Thursday, March 31, 2016


This was Nameless' avatar on Facebook until a while ago:

(A little bit of this is from older posts--most of it is new.)

Thank you, Blogger, for giving me this opportunity to brag tell you about my daughter, Nameless.  I can do that without fear of criticism since this is my post.

She was my parents’ first grandchild.  We called them around 1:00am when I went into labor & they met us at the hospital along with Bud’s folks.  She was born at 4:10am & I guess everyone was pretty tired, excited & punchy by that time.  My obstetrician, Dr. Weinberg, was a very large, stern-looking (but funny) man who spoke with a thick German accent.  He came into the waiting room & announced that I had had a beautiful baby girl.  My mom excitedly asked him who the baby looked like.  He thought for a minute, said, “She looks like ME!” & turned & left the room. 

Nameless almost had her own career in show biz, like her mother.  She was a month or two old when she was selected to portray a baby (I know--type casting) in “Bonanza” but she was too young to be covered by their insurance.  In the 1935 movie “Carnival” I was the adorable baby that Lucille Ball (in the uncredited role of a nurse) held in her arms while everybody went “AAWWW!”  That was my entire career.  I believe Lucille Ball went further.

First, I should tell you what (I believe) made Nameless the genius that she is today.  When she was a few months old, I accidentally dropped her on her head.  (TRUE!!)  I believe this shook her brains into proper alignment.  She is at MENSA level as an adult & do you know, she hasn’t thanked me to this day!!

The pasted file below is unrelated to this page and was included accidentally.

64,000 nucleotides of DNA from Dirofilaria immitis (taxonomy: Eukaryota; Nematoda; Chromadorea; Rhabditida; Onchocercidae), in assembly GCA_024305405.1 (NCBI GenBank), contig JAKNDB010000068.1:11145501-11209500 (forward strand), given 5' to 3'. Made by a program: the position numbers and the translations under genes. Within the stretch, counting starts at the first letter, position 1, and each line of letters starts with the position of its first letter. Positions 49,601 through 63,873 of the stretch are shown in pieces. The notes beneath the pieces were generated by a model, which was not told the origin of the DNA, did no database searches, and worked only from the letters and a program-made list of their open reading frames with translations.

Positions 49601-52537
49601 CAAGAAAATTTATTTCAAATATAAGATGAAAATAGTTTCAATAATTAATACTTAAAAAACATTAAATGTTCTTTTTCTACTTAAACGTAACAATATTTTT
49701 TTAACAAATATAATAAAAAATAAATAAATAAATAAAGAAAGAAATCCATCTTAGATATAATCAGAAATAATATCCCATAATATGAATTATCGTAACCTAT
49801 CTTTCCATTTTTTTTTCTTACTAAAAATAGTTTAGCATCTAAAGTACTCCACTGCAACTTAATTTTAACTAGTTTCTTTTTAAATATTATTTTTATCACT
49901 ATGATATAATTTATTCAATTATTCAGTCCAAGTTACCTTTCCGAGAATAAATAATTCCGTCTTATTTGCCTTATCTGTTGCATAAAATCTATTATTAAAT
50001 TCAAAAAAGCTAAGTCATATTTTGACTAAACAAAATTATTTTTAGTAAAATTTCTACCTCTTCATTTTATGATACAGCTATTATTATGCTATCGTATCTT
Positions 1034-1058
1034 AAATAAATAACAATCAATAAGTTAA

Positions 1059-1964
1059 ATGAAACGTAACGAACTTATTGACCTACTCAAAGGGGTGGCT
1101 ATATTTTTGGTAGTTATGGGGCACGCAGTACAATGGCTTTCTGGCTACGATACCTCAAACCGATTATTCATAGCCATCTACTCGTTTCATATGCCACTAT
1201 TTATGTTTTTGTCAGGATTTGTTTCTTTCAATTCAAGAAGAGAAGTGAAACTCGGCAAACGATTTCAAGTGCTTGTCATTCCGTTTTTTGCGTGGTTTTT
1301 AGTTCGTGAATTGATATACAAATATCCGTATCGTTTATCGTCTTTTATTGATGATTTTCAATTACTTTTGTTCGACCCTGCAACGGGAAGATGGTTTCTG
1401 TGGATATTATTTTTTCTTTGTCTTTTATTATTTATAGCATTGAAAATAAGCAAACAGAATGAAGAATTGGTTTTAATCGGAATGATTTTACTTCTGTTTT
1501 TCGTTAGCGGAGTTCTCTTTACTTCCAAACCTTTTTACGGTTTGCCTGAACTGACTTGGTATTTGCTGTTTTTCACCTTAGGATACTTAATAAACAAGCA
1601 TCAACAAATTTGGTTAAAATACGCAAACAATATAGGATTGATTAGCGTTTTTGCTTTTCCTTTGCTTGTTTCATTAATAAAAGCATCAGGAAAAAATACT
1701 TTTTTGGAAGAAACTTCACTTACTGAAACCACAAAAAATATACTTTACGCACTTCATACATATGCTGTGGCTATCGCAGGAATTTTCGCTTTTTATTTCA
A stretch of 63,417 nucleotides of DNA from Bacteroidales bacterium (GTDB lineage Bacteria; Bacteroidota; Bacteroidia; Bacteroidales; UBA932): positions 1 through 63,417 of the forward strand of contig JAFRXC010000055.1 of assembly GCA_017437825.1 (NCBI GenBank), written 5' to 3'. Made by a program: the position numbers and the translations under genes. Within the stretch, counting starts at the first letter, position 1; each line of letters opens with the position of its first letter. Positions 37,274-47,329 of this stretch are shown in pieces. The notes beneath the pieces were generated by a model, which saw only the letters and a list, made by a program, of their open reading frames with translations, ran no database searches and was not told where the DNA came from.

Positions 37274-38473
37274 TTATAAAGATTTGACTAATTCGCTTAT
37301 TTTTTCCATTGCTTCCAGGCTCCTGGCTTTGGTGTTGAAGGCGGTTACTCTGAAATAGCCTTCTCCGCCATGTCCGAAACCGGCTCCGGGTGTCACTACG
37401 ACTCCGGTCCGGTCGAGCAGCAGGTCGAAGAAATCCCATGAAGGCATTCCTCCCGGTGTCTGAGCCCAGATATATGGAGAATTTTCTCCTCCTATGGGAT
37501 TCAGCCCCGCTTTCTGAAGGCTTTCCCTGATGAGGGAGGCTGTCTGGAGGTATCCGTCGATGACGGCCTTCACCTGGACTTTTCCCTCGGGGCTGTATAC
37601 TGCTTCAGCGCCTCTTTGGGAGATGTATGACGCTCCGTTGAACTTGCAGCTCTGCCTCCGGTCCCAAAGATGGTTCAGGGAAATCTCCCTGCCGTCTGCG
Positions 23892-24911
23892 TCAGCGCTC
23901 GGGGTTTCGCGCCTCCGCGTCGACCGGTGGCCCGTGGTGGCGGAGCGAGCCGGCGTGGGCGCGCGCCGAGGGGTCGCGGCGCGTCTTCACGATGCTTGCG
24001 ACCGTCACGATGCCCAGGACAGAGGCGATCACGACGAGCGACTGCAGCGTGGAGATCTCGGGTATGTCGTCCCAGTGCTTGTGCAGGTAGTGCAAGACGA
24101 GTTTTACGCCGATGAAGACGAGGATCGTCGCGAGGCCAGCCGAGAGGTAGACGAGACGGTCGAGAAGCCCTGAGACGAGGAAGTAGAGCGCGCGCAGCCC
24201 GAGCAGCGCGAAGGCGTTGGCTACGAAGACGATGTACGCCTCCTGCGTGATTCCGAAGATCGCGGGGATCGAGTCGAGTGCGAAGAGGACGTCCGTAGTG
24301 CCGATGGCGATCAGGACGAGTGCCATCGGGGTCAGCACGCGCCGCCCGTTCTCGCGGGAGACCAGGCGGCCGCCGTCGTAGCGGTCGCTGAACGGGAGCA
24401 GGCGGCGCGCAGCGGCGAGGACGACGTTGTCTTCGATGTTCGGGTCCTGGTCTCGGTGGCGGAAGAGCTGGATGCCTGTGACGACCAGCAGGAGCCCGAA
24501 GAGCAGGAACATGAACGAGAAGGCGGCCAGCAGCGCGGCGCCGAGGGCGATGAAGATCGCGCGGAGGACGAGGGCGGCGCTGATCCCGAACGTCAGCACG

Although Nameless was close to a year old, she hadn't started walking yet.  One day I was babysitting my friend's daughter who is 10 days older than her.  Alison was walking & Nameless was sitting for a long time just watching her.  I guess she finally analyzed the art of walking because she got up & walked over to me.  

She began talking very early--& hasn’t stopped yet.  When she was 13 months old, my husband took her to a family Thanksgiving dinner while I stayed home sick in bed.  I was watching a TV show about children learning to talk & I started making a list of all the words Nameless knew. (Google says that an 18 month old knows 20-50 words.)  I got to 100 when I realized I could probably double that.  True, she couldn’t pronounce all of them correctly--chicken noodle soup was “hickey noonoo hoop”--but she was quite verbal.

Words were like toys to her--she loved them.  We had this routine--I would ask her these questions & she’d answer.  When she was 2, we went to the pediatrician & did our routine for the nurse:  “What do you call a doctor who takes care of children?”  “Pediatrician.”  “Who’s the doctor that takes care of animals?”  “Veterinarian.”  “Who’s the scientist who knows all about fish?”  “Ichthyologist.”  When the doctor came in, the nurse asked Nameless the questions so he could hear her answers.  He grabbed her up & ran out of the room.  When he returned I asked him where he had taken her--& why.  He told me that his friend--another pediatrician--was waiting in his office to go to lunch with him.  He took Nameless through her routine & then said to the other doctor, “See what my patients can do!!”